6. 6. Computer Engineering and Intelligent Systems www.iiste.orgISSN 2222-1719 (Paper) ISSN 2222-2863 (Online)Vol 2, No.7, 2011The security of software is threatened at various points throughout its life cycle, both by inadvertent andintentional choices and actions taken by “insiders”—individuals closely affiliated with the organization thatis producing, deploying, operating, or maintaining the software, and thus trusted by that organization—andby “outsiders” who have no affiliation with the organization (Kling 1980; Kerr 1991; Libicki 1995). Thesoftware’s security can be threatened1.2.3 Organizational culture and managerial driversThis issue is particularly hard to explain because the culture of an organization is mainly a perception.However, for IT implementation to be effective the right kind of culture or environment is required (Wamsely1992; Young-Mi et al., 2007)). In most cases this means an organization must consistently find a commonground between individuals and systems within the organization (Kraemer et al 1981; Gee-Woo et al., 2005).Organizational culture issues include: organizational support, politics internal/external, organizationaldirectives, and organizational IT expertise (Kendall et al 1987; Barbara & Hughes, 2001). There is need foran organization to appreciate the importance of managerial drivers of management, which include; rules,emotions, initiatives, integrity and immediate action. The works of Richard & Sabourin, 2009; Sabourin 2009highlighted this managerial divers in detail. A brief discussion is presented below.The first driver of rules deals with the clarification and alignment of the manager’s objectives. This drivergathers variables that refer to factual and rational analysis of given situations. This perspective leads toconcept forming and formulation of generalizations that integrate the observations and the reflections. Theeconomic planning and the analysis are prevailing in this dimension. Obstacles deal with figures, figuresand protocols. Decision-making is based on facts and abstract principles.The second driver of emotions deals with getting a commitment to the manager’s objectives by itsemployees. This driver gathers variable dealing with topic such as fetching a commitment, clarifyingproblems, reconciling the divergent points of view and establishing consensus. In this second situation, wemake a thoughtful observation that consists of making observations on the experience lived by the personsand of thinking about their meaning.The third driver of initiatives deals with translating managerial objectives into concrete projects foremployees. It gathers variables dealing with introduction of new projects and ideas that results in morewilling and more capable employees. This third driver relies on the active experiment of initiatives; realizeprojects and continuous improvements to the existing activities.The fourth driver of immediate action gathers variables that reflect creating value-added action orimmediate actions in response to urgent matters in the execution of objectives. It addresses concrete actionand those that allows rapid actions on small scale to obtain quick results. Thus, the variables deal withquick decision taking without respect to an established plan.The fifth driver of integrity deals with executing objectives in the context of integrity of values andprinciples. It gathers variables associated with executing objectives in respecting organizational values andprinciples. These variables refer to obstacles faced concerning organizational values. This is the capacity torealize the organization objectives in the respect of the integrity under pressure1.3 Research methodology and Design1.3.1 Study designThe research involved qualitative and quantitative studies to explore the research objectives and findings.The use of a “mixed-methodology” approach, both qualitative and quantitative methods, benefited theresearcher by giving a wider view and more evidence to analyze the issues. A focus group and a survey12 | P a g ewww.iiste.org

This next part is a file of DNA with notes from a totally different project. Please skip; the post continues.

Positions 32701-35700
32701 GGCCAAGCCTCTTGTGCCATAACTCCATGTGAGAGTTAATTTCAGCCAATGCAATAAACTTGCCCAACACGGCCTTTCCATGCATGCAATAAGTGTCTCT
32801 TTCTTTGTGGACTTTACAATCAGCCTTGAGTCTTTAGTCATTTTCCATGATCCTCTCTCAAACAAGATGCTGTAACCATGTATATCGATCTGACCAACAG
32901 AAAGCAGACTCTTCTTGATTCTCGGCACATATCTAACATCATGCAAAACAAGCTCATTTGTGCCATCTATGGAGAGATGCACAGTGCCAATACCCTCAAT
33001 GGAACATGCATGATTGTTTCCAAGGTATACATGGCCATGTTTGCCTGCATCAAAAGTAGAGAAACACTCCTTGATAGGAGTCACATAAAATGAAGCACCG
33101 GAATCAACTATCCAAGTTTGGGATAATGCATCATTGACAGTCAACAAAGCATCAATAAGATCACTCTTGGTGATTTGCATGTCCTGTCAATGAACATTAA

7. 7. Computer Engineering and Intelligent Systems www.iiste.orgISSN 2222-1719 (Paper) ISSN 2222-2863 (Online)Vol 2, No.7, 2011were involved in the respective stages (qualitative and quantitative) of this research in Canadian province.Firstly, focus group (IT technicians) findings served the purpose of providing information for the next stage.The data gathered from the focus groups was analyzed to identify how IT specific themes match thevariables in the identified in the literature. Secondly, an online survey was used to explore in depth some ofthe impending issues which IT managers face while executing their objectives.1.3.2 Participants (Demographics)The eligible study participants were degree prepared and qualified IT technicians and administrators fromvarious IT systems and institutions operating within the Canadian province selected for study.1.3.3 Assessment toolA survey instrument was designed to solicit opinions from the study participants. The survey instrumentwas web based and employed commercially available software. Web based surveys are generallyinexpensive, widely distributed, avoid transcription and survey alteration issues and allow anonymity inaddition to fast and efficient data collection and analysis. Response rate from web based survey are similarto paper based survey. In this study online based survey was implemented with 25 questions that wereclosed and open ended in nature.In order to facilitate participants’ understanding of this research, a brief introduction of the research purposeand a definition of IT leadership were provided at the beginning of the survey questionnaire. Furthermore,confidentiality and anonymity were afterwards. The demographic questions for this research were placed atthe end of the survey questionnaire. According to Sudman & Bradburn (1982) and Robert & Lessile (2007),it was better to keep participants’ minds on the purpose of the survey at the beginning. There were notechnical jargon or difficult words in the questions, and closed ended questions were used throughout thewhole questionnaire. This was quite helpful as respondents could make a quick decision when answering(Cavana et al., 2001), and it provided greater uniformity, thereby making data processing easier (Babbie,1990; Cecil, 2006).1.3.4 Items and measurement questionsThe survey questionnaire items were selected from previous research and the results of focus groupsessions, and were rephrased to suit the context of the study and to represent the variables in the researchmodel. Items measured on a scale for rules, initiatives, immediate action, integrity and emotions wereadopted in the research as specified in Table 1.A five-point Likert scale, with anchors ranging from “Yes”, to “No”, was used for all questions except thedemographic ones. Pre-testing of the items and their measurement was conducted by going through theresults of the focus groups and by asking the opinion of academics in the IT area. All developed items wererelevantly matched to the IT management and leadership in Canada.1.3.5 Survey implementationThe survey was opened in the selected province during the Canadian IT managers meeting program, held in2011 and closed after the meeting. Initial online surveys were completed on site by attendees using laptopstations arranged in one of the meeting rooms. Immediately following the meeting, potential respondentwere conducted by email, telephone or fax to solicit their participation. Key personnel in each departmentwithin selected organizations were identified and requested to assist the researchers by mobilizing theircolleagues’ participation.A selection of other methods was used in an attempt to interpretation. The investigators had no vested13 | P a g ewww.iiste.org